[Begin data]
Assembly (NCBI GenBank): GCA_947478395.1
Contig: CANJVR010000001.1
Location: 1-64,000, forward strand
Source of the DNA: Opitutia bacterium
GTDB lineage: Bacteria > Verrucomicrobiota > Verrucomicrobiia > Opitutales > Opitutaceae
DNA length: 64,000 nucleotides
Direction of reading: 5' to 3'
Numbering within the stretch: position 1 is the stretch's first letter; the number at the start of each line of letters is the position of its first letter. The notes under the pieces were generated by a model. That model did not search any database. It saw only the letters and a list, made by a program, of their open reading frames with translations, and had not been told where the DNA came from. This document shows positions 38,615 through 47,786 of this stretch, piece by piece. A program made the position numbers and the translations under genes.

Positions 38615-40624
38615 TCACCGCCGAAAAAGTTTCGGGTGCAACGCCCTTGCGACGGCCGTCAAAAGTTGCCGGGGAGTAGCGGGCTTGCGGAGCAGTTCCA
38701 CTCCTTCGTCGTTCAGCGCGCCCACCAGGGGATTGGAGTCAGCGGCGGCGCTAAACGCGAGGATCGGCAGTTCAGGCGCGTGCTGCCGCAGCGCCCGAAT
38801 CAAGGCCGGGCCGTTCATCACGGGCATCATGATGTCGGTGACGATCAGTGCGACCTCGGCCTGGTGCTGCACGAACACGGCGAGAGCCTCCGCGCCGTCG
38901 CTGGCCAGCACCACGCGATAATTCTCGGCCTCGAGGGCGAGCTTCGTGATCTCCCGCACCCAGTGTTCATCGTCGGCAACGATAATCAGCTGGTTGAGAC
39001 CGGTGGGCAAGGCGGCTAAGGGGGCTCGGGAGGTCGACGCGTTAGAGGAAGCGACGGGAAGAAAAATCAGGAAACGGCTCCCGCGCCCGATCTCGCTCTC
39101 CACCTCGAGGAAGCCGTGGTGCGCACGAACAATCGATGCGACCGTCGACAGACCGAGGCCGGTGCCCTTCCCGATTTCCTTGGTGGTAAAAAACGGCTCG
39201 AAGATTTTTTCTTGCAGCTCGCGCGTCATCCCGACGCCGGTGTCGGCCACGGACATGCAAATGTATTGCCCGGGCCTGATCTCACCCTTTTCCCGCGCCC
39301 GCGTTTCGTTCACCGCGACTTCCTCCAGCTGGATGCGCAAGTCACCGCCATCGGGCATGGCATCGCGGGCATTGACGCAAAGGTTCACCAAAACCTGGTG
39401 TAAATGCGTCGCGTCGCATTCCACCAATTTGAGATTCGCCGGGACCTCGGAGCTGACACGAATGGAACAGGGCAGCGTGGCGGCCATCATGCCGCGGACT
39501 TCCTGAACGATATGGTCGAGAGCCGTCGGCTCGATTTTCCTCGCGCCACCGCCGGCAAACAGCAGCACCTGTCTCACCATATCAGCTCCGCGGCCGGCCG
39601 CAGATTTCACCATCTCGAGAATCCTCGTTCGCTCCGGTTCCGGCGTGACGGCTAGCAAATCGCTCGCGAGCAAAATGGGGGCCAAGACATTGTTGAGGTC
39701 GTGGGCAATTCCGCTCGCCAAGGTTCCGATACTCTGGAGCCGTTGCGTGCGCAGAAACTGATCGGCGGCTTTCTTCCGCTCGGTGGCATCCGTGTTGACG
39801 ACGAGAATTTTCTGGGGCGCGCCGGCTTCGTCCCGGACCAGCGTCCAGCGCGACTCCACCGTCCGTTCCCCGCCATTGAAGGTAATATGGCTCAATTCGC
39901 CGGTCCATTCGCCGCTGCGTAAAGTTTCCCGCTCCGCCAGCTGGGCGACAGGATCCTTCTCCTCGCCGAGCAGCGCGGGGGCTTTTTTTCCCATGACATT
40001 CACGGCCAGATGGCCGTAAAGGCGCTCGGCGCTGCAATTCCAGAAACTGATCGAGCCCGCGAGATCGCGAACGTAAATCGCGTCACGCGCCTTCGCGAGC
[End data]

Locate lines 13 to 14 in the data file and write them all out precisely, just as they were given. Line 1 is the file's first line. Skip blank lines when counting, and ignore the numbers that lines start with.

38901 CTGGCCAGCACCACGCGATAATTCTCGGCCTCGAGGGCGAGCTTCGTGATCTCCCGCACCCAGTGTTCATCGTCGGCAACGATAATCAGCTGGTTGAGAC
39001 CGGTGGGCAAGGCGGCTAAGGGGGCTCGGGAGGTCGACGCGTTAGAGGAAGCGACGGGAAGAAAAATCAGGAAACGGCTCCCGCGCCCGATCTCGCTCTC